Levens Hall, a large Elizabethan house and Grade I listed building, dates mostly from the late 1690's. The original construction, a 1350 pele tower, was built by the de Redman family in a time when Scottish border raiders were a threat. The de Redmans remained owners until 1562 when the Bellingham family took over.
In 1578, James Bellingham inherited and proceeded to construct a family mansion around the tower, completing the work about 1641. A wing, staircase, brewhouse, and gardens were added in 1694 by Colonel James Grahme, who came into ownership after the Bellingham owner's gambling debts led to the loss of the Hall. Grahme served for many years in Parliament. The Howard family added a tower in 1820 when they inherited the Hall. They also established two schools.
An original long gallery was, at some time, changed into a series of rooms. Oak panelling and chimneypieces and Italian plasterwork are part of the Elizabethan décor. The dining room is embossed with Cordova leather (1688). Decorating the wall above the fireplace in the panelled great hall are the arms of Elizabeth I. William and Mary and Jacobean furniture (added in 1694), paintings (Rubens and Lely), and a collection of 1708 English patchwork are on view. Family memorabilia are scattered throughout the rooms. Two items are related to famous men: Wellington's watch and Cromwell's armour.
Famous for its yew topiary, the garden was designed by Monsieur Guillaume Beaumont, who was already well known for designing Hampton Court's gardens. He spent the last 40 years of his life working at Levens. His portrait is found in the house with the inscription “Gardener to King James II and Col. James Grahme...”. Mostly constructed between 1694 - 1710, the garden now comprises more than 90 topiary works. Using electric shears, the gardeners spend four months trimming the topiary to keep it in shape. Beech hedges, seasonal beds, a rose garden, and a fountain garden also figure in the garden scheme. The grounds include an herb garden, vegetable borders, and an orchard.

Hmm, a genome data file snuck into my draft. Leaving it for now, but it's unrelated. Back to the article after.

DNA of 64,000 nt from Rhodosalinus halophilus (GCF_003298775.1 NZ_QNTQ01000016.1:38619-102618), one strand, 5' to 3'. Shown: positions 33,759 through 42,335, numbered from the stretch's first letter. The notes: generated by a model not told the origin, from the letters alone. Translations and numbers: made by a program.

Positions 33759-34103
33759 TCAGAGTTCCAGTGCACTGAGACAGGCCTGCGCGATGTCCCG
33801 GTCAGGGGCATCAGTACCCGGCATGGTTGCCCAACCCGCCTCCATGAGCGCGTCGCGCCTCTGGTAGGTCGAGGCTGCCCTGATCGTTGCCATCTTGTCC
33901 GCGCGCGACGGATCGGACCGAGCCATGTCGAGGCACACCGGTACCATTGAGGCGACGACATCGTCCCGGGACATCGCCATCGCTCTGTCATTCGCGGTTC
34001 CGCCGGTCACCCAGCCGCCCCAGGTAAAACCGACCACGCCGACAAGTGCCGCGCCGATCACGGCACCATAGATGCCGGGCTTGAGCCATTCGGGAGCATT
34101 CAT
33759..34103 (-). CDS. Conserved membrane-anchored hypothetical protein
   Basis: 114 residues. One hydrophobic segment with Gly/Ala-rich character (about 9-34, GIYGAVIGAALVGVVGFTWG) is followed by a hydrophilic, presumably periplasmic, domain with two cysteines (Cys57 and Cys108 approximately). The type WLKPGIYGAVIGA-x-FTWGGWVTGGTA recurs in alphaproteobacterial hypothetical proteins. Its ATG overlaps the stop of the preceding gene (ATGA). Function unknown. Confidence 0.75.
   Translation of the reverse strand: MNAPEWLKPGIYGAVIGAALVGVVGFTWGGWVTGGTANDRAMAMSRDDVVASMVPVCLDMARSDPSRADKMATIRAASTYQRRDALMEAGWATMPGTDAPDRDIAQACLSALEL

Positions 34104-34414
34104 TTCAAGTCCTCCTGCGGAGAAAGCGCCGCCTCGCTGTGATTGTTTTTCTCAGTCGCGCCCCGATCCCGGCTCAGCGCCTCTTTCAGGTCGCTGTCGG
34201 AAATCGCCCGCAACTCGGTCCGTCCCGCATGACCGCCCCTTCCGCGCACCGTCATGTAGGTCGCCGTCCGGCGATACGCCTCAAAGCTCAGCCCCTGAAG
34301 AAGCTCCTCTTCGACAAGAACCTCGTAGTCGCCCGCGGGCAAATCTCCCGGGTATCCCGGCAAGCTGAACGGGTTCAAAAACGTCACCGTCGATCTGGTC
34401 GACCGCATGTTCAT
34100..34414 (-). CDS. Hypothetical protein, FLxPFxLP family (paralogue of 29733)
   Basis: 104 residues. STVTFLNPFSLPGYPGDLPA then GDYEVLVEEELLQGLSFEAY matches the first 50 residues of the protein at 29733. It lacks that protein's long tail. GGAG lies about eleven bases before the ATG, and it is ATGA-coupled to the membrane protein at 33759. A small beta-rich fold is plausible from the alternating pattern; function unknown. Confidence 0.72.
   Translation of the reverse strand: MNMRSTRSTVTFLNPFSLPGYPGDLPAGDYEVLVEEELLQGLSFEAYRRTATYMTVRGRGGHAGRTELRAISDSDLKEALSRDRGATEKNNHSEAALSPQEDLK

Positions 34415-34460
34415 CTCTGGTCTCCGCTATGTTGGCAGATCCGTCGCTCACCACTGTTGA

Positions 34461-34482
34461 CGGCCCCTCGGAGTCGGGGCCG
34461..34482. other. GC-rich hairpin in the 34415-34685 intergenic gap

The Hall sits in a large deer park, one of Cumbria's oldest. There are legends related to this herd of dark fallow deer. It is said that a white fawn born into the herd holds special significance-good or bad-for the owners of Levens Hall. The legend surfaced on a number of occasions. One such was when the owner had a white fawn shot and misfortune fell on the family. Another story was that a gypsy woman, given short shrift by the family, put a curse on them. She forecast that no male heir would be born until the River Kent stopped and a white fawn was born. One winter the river froze over and a white fawn was born. Shortly thereafter a son was born to the family. Thus the curse was given credence.
Levens Hall is also noted for its ghosts: a black dog who inhabits the stairs and a friendly lady in pink.
The Hall is proud of their secret recipe, dating from Elizabethan times, for spiced Morocco Ale (now made by the Daleside Brewery). It was named by Colonel James Grahme who associated the dark beer with Tangiers. The beer was matured for 21 years and served in the garden every May. Guests were once required to stand on one leg and empty, at one go, a tall Constable glass of the ale while pledging “Luck to Levens whilst t'Kent flows”.
The Redman, Bellingham, Grahme, Howard, and Bagot families all owned Levens Hall and were all related, so it can be said the home has experienced continual family ownership for over 700 years.
Levens Hall is still, as it has been for centuries, a lived-in family home. Its atmosphere reflects the fact that it is a much loved one.
Levens Hall is five miles south of Kendal off the A590/A6.
Tel. 015395 60321
Fax. 015395 60669
Open: Aprilmid Oct, SunThu; gardens, gift shop and tearoom, 10am5pm; house, noon4.30pm (last entry 4pm)
Steam engine collection
Children's play area
Note: Please check opening times and dates before visiting in case of changes.
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